Patrons of writing and teaching: Anansi

Anansi in the Linguist Staff
Linguist Staff (Oykeame), 19th–20th century (see for more information and the full citation)

Since February is Black History month in the US, I thought I’d write about another of my writing patrons, Anansi the Spider, King of Stories.  I first learned of Anansi from my college friend Moses Elango, who is from Cameroon, but many people encounter Anansi long before their college years: Anansi is a common figure in African and African-American folklore (in parts of the US, he’s known as “Aunt Nancy”; in Neil Gaiman’s American Gods, he turns up as “Mr. Nancy,” and the follow-up Anansi Boys tells the stories of his children).  While he shares a lot of characteristics with traditional mythic trickster figures like the Native American Coyote, he is most celebrated as a storyteller and master of knowledge and words.  In the Akan culture where he originated, knowledge of oral history was considered profoundly important and the ability to speak eloquently and recount engaging stories was a mark of superior intellect; storytellers often served as “court linguists,” the most revered of all court positions not directly tied to the royalty itself.

Anansi and the Box of Stories
Anansi and the Box of Stories: A West African Folktale, adapted by Stephen Krensky, illustrated by Jeni Reeves

Anansi takes the form of a spider because of his ability to “weave stories,” though he didn’t invent stories himself.  According to the traditional mythology, stories exist separate from the mind (which explains why we writers sometimes shrug off explaining our best stories and offer simply that “the idea just came to me”), and, like Prometheus stealing fire from the gods to share with humanity, Anansi ventured into the sky to retrieve the stories from the sky-god Nyame.  Nyame demanded a heavy price in exchange for the stories: Anansi, a simple spider, needed to capture Onini the Python, Osebo the Leopard, the Mmoboro Hornets, and Mmoatia, the dwarf, and bring them all to Nyame.  Anansi accepted the challenge and then easily captured all the creatures not through force but through cunning use of trickery and debate—he used his intellect and his gift for words to catch his quarry.  Nyame handed over the stories and Anansi in turn shares them with humanity.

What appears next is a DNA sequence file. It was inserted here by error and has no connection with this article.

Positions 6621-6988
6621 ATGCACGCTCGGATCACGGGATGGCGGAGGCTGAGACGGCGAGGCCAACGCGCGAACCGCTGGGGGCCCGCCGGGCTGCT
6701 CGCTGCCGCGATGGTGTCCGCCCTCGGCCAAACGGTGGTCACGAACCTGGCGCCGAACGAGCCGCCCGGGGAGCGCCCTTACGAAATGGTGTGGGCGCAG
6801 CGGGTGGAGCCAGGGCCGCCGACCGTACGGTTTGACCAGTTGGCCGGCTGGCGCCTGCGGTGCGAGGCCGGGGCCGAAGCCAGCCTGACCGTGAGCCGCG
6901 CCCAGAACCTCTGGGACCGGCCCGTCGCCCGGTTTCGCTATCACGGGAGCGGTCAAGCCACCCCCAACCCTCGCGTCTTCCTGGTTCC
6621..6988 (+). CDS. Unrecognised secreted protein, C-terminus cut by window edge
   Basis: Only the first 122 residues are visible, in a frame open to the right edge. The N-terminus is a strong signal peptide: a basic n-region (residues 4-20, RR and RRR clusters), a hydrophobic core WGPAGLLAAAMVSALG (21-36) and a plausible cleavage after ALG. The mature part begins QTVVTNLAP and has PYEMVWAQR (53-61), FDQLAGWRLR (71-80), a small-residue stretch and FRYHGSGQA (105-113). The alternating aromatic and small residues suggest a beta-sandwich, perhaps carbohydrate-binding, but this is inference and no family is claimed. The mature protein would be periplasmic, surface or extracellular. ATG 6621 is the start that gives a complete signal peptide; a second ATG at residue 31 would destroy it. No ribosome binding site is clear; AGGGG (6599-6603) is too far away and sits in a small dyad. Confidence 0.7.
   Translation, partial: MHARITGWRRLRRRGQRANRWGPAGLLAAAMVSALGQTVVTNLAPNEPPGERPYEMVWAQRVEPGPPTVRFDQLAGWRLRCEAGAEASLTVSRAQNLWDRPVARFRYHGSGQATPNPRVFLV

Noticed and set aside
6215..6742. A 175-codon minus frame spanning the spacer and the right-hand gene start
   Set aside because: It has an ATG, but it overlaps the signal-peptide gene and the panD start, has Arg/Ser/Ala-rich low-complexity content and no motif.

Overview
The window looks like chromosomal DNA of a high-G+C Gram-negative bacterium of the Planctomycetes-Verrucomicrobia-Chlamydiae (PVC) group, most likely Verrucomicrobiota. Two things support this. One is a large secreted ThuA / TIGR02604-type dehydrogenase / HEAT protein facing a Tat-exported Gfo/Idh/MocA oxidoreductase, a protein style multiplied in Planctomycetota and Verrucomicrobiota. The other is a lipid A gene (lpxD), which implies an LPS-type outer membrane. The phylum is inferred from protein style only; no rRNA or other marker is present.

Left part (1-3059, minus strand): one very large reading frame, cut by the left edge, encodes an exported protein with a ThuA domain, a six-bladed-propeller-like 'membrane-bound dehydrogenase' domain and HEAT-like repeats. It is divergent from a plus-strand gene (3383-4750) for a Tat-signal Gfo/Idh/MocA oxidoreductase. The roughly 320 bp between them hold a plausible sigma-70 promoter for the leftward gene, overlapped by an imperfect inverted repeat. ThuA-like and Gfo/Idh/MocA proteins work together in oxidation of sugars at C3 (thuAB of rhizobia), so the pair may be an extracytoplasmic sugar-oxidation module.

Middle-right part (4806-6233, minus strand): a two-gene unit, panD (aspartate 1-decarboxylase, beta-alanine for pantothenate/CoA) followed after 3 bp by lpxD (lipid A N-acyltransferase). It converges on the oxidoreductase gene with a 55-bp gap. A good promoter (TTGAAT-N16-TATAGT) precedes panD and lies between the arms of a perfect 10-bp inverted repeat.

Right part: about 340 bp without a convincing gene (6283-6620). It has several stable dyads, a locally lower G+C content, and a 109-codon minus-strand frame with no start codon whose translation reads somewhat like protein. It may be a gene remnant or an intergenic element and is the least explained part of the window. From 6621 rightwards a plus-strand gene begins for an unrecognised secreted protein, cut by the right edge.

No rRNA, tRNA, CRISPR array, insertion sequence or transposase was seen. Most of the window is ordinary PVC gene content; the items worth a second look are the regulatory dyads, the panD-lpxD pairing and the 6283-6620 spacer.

Of course, Anansi is not an entirely magnanimous character, sometimes choosing to hoard his knowledge or to use his intellect to trick human beings, steal food, or other mischief, which is why he’s considered a trickster figure.  But I think this works perfectly well with his role as the King of Stories, because anyone who’s ever tried to wrestle a story away from an unwilling muse knows just how troublesome Anansi can be.  Still, we keep coming back for more, keep asking Anansi for stories, and most of us are willing to offer him anything in return for a good tale.

Published by Samuel Snoek-Brown

I write fiction and teach college writing and literature. I'm the author of the story collection There Is No Other Way to Worship Them, the novel Hagridden, and the flash fiction chapbooks Box Cutters and Where There Is Ruin.

2 thoughts on “Patrons of writing and teaching: Anansi

  1. Sam, I just finsihed reading your two blogs, and as always it is such a joy to read your clear, beautiful writing! (And the information is superb. You must just be full to the top with fantastic data that you can use for your writing projects.) Thanks for sending them to me. But–how much time do you spend on these “miniture novellas”? I mean, get back to your graphic novel rewrite, now. Like I so dearly want to read it when it is published, because I know it is going to be so good, or maybe even before in some form. Write on!!!

  2. Hi, Stephen! Thanks for the encouragement–I can use all I can get.

    I’ve “officially” put the graphic adaptation on hold until I can learn more about the form, though I tinker with it from time to time. But the good news is, all that initial work on the adaptation helped me tighten up the story and flesh out the characters tremendously, so I’m now running full steam through a pretty exciting prose revision of the novel, and it’s looking much better. When I get through a full revision (and a half–I already need to fix some things in the first part), I’ll send you the new version, just to compare.

    See you this summer!

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